The three models are described in the following paragraphs. The next section, "Solution Descriptions," describes the Cisco product offerings that enable service delivery. Transparent LAN Service The Transparent LAN Service (TLS) provides Ethernet connectivity among geographically separated customer locations, creating a VLAN that spans those locations. Typically, enterprises deploy TLS within a metro area to interconnect multiple enterprise locations. However, TLS also can be extended to locations worldwide. Used this way, TLS converts wide-area connectivity into a VLAN so that the enterprise customer does not need to own and maintain customer premises equipment (CPE) with wide-area interfaces. Customers are freed from the burden of managing--or even knowing anything about--the WAN connection that links their separate LANs. TLS is much less expensive and simpler to implement on Ethernet than on a Frame Relay or ATM network. The lower cost results primarily from lower equipment costs. Cost savings are a primary reason that TLS accounted for more than 63 percent of Metro Ethernet revenue in 2002 and will account for 60.3 percent in 2007, according to IDC. Another advantage of implementing TLS on Ethernet is that service providers gain the flexibility to provision more bandwidth, and with varying quality-of-service (QoS) capabilities and service-level agreements (SLAs.) Because TLS is a low-cost service, the service provider can use it as a draw for bundled services, which increase margins and strengthen the customer relationship. Typical value-added services include Ethernet interface to the Internet, storage transport, and data-center connectivity.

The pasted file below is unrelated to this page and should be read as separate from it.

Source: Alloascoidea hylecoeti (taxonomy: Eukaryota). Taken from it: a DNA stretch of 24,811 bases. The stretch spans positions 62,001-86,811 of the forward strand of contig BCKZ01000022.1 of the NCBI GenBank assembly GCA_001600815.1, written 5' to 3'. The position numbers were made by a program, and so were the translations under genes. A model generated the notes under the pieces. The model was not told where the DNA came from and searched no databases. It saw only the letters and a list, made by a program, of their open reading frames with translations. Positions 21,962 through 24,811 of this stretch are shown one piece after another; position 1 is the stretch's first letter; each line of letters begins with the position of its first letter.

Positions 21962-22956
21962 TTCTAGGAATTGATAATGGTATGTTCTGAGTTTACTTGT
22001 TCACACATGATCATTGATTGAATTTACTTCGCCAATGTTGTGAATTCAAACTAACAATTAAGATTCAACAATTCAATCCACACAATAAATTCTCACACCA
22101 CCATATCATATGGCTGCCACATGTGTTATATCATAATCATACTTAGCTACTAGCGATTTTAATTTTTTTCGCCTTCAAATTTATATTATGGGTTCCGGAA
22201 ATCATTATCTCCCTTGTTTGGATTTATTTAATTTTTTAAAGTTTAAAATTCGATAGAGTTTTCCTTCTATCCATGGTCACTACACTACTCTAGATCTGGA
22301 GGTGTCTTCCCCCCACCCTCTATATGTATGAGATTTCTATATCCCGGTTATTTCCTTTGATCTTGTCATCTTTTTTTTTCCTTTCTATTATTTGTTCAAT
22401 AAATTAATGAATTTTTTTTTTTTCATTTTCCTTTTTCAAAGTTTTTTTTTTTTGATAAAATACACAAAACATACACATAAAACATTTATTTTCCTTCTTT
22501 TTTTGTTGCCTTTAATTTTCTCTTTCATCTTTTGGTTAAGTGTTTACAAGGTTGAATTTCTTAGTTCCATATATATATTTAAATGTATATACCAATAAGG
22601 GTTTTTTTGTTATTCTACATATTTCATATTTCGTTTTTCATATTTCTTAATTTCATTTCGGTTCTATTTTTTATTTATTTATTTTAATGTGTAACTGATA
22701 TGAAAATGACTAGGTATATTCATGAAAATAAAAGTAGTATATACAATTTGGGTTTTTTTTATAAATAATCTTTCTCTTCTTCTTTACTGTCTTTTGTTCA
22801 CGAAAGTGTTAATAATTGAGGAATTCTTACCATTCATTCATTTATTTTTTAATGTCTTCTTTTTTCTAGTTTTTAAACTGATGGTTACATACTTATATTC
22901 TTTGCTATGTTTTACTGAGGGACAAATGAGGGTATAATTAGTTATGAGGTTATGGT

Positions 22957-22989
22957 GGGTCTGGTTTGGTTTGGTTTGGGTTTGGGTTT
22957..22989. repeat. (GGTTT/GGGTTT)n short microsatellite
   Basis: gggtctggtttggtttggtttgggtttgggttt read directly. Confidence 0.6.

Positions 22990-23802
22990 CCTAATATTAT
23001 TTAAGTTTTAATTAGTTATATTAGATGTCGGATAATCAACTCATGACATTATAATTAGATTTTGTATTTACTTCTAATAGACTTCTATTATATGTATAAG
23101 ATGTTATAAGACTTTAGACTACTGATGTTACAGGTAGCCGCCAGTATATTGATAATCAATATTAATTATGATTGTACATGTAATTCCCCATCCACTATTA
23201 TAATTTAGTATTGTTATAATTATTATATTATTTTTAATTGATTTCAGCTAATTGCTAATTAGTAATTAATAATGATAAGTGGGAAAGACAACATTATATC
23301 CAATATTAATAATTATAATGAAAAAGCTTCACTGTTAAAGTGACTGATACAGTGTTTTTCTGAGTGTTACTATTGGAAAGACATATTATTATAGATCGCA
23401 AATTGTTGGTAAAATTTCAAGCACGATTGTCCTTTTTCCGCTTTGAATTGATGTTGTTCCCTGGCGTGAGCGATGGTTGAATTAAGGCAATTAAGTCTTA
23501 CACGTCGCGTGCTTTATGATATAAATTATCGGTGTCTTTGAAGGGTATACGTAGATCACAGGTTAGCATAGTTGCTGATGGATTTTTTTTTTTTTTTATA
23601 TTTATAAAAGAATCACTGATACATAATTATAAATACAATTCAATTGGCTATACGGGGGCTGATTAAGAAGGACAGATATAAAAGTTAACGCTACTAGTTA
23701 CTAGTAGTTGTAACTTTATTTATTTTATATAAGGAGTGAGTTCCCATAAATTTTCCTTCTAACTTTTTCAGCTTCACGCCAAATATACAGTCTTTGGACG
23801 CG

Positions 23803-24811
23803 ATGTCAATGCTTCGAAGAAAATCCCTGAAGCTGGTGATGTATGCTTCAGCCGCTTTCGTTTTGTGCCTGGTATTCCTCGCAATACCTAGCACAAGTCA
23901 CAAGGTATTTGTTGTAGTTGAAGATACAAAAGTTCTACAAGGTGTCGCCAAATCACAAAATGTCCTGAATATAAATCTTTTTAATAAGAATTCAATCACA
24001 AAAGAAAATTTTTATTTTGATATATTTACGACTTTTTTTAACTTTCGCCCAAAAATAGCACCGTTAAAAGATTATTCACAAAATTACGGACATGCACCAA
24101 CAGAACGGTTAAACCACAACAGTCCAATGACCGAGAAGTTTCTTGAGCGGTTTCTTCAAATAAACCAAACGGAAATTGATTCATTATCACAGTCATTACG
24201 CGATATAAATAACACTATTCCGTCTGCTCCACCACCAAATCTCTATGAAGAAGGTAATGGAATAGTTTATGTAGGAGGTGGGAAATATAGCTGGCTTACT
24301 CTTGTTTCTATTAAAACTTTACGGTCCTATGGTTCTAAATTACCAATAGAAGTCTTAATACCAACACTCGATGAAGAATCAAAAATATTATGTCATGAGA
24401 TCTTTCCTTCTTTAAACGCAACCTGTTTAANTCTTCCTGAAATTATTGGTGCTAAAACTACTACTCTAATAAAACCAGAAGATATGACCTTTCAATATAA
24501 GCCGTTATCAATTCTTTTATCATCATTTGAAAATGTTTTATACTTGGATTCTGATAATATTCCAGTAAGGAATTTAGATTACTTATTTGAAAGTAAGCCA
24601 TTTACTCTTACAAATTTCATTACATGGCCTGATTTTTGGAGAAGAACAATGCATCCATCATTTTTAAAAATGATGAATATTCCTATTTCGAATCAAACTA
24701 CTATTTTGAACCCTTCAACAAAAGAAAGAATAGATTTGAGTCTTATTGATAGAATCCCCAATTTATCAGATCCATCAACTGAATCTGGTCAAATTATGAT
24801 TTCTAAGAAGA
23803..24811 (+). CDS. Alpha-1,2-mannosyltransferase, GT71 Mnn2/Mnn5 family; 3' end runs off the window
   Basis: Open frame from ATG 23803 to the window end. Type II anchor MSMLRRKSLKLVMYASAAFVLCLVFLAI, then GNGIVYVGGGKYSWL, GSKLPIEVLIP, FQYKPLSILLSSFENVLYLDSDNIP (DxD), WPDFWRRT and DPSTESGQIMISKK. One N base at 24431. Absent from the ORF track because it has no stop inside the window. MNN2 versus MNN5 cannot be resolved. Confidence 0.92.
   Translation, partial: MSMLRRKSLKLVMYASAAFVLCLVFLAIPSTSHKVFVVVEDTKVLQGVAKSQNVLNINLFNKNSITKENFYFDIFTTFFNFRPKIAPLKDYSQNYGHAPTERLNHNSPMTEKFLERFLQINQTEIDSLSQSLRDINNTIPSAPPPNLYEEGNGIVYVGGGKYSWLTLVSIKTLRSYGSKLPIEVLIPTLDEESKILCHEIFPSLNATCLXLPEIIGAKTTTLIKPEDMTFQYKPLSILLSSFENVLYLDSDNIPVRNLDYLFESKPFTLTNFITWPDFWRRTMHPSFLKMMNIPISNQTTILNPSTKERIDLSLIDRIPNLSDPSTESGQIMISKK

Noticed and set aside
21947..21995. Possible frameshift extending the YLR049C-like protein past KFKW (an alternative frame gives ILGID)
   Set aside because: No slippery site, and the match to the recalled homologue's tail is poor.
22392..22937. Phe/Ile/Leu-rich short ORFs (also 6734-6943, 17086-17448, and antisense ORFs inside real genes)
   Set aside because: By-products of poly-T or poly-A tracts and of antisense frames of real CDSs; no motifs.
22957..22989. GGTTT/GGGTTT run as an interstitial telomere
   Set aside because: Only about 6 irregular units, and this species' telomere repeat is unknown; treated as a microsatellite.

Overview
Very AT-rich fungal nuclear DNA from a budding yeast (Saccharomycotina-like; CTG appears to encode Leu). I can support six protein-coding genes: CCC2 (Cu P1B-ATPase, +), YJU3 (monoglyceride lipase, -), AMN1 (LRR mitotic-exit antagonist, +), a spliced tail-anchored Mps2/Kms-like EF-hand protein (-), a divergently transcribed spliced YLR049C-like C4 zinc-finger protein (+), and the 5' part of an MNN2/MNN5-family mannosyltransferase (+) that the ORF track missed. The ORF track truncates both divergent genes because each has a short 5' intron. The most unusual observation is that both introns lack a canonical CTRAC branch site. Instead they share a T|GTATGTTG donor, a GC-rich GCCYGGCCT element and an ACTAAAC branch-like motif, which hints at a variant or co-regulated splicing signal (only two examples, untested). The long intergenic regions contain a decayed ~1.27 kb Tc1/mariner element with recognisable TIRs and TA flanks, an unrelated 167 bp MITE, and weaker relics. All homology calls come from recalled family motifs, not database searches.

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Dedicated Internet Access The Dedicated Internet Access (DIA) service provides high-speed access from the enterprise LAN to the ISP point of presence (POP). By offering Ethernet-based DIA, service providers can successfully compete by price in a saturated market. After attracting customers with the initial offering, the service provider can add value-added services, which increase revenue and can reduce churn. The service provider can choose from several business models for the DIA service. Some service providers maintain ownership of the CPE and provide it as part of a bundled solution with a monthly recurring charge. Others sell the CPE to the customer. Regardless, the service provider's primary value is to deliver, configure, provision, and test the device in conjunction with the DIA service. Ethernet Private-Line Services Traditionally, Private-Line Services (PLSs) have been dedicated, point-to-point, fixed-bandwidth, nonswitched links between two customer locations. They are typically used for TDM applications such as voice or data, and do not require the service provider to offer any added value such as Layer 3 (network) or Layer 2 addressing. An Ethernet PLS is a point-to-point Ethernet connection between two subscriber locations. It is symmetrical, providing the same bandwidth performance for sending or receiving. Ethernet PLS is equivalent to a Frame Relay permanent virtual circuit (PVC) but with a greater range of bandwidth, the ability to provision bandwidth in increments, and more service options. In addition, it is less expensive and easier to manage than a Frame Relay PVC because the CPE costs are lower for subscribers, and subscribers do not need to purchase and manage a Frame Relay switch or a WAN router with a Frame Relay interface. Ethernet PLS can be delivered in a variety of topologies, from business parks to downtown multitenant units (MTUs) to multidwelling units (MDUs) such as apartment complexes. To deliver services across this wide range of technologies, Cisco Metro Ethernet Access Services use multiple transport technologies, including SONET/SDH, WDM, Ethernet switching, and Dynamic Packet Transport (DPT). Value-Added Services After deploying the infrastructure for Metro Ethernet Access Services, service providers can generate new revenue streams by offering value-added services, including: · VoIP over Ethernet, such as voice tie lines, IP PBX interconnection, and business voice services · Video streaming over Ethernet services, such as video multicasting on demand, stock price streaming, and videoconferencing · IP VPN Connectivity to Branch Offices · Security Services such as Managed Firewall and Intrusion Detection Services · Storage and Offsite Disaster Recovery Mirroring · Data Center Connectivity and Managed Hosting Service providers can offer Metro Ethernet Access Services as standalone offerings or in tiered bundles. For example, a bundle for midsized businesses might include the following: